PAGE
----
Minimum corporate taxes
The Senate also threw the renewables industry another curve ball before passing its tax cut bill. In a Dec. 1 rewrite aimed at plugging a $40 billion gap in order to win over Republican deficit hawks, the Senate introduced a corporate minimum tax.
There are essentially two corporate tax rates — a 35% rate and a 20% rate that is based on a wider definition of taxable income. Corporations compare the two amounts and pay the more favorable rate.
Both the Senate and House tax bills reduce the corporate tax rate to 20%, but under the Senate’s change, if both tax rates are 20%, corporations would have to pay the alternative minimum tax. Investment tax credits can be used against the traditional corporate tax, but under the alternative minimum tax, the PTC could be used for only four years after a project enters service, instead of the current 10 years.
“This may cause developers to switch to investment tax credits on new projects,” an option they already have but rarely use, Martin aid.
The four-year limitation could also “dramatically reduce after-tax earnings on existing and planned wind investments,” Analysts Eric Selmon and Hugh Wynne at research firm SSR, wrote in a Dec. 4 report.
In an earlier report, Wynne noted that cutting the corporate tax rate to 20% could result in a significant decline in tax appetite. He estimated that a 20% corporate rate could reduce the tax appetite of major tax equity providers by 40% and lead to a tighter tax equity market.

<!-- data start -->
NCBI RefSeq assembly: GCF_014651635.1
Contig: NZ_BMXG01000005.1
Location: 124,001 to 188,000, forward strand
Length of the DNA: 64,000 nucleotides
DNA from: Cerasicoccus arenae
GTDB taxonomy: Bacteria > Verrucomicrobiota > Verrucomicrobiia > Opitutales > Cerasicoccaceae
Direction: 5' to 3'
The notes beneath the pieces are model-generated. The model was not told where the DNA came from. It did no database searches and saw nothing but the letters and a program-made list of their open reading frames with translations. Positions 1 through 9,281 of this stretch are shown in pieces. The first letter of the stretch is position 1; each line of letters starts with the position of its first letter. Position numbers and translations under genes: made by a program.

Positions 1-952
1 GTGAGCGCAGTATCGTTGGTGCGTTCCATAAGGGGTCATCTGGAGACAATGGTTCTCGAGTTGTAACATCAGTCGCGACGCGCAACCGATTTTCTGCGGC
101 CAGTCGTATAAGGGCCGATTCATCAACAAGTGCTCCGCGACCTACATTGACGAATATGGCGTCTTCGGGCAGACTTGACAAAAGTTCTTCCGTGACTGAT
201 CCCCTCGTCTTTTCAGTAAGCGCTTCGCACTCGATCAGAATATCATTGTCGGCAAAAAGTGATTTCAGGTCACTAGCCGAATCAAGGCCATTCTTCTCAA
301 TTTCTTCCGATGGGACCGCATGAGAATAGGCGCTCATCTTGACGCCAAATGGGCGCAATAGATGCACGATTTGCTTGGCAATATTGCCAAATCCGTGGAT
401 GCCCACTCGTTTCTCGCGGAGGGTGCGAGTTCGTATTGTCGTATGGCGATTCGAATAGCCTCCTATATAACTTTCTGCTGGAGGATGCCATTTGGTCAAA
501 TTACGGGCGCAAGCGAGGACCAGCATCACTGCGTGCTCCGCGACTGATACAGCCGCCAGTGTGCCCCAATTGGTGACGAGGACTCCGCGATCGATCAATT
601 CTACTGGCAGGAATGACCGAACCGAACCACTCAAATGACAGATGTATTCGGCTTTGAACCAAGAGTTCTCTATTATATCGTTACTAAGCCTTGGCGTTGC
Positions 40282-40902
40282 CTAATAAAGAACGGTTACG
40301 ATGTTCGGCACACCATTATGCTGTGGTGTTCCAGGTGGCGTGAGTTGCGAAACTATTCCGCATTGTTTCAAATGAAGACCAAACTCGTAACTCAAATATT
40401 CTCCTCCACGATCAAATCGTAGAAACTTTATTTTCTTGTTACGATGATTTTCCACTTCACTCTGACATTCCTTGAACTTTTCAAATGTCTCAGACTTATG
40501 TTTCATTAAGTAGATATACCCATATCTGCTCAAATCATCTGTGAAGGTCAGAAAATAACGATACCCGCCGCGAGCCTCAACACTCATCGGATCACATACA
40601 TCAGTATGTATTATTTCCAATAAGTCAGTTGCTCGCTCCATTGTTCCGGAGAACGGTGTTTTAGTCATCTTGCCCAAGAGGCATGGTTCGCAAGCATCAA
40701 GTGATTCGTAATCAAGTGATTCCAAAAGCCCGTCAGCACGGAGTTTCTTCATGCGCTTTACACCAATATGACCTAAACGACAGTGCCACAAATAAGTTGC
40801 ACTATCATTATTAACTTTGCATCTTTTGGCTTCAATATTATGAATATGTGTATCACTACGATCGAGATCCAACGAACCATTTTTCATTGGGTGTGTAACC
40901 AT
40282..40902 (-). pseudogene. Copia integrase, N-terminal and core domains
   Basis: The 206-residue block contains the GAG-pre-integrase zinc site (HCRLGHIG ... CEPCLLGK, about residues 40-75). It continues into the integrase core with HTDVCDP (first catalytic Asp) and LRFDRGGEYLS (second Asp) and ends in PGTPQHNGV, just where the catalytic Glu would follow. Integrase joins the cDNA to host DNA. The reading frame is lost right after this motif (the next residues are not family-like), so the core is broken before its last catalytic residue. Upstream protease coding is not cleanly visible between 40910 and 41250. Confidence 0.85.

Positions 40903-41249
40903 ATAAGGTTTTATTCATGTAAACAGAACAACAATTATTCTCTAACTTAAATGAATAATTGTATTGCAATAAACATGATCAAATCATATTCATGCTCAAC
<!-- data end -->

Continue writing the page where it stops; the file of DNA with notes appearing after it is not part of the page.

Wind power developers unable to access the market for tax equity could be forced to raise their prices by as much as 80%, Wynne estimated, shifting the advantage to larger developers able to use the tax credits internally.
The House tax cut bill does not have a corporate minimum tax. It also does not have the BEAT provision, but it would impose a 20% excise tax on some cross-border payments.
The House bill also leaves the PTC and ITC in place, but it would retroactively end the inflation adjustment clause, rolling back payouts to 1992 levels, and change the deadline for when the PTC can be claimed, which the American Wind Energy Association has said would be the equivalent of a 20% retroactive tax.
“My guess is the roll back of the PTC amount to the 1992 level in the House bill will not survive conference,” Martin said. He also said the provision that alters the eligibility deadline is not expected to survive, but anything can happen in the conference committee.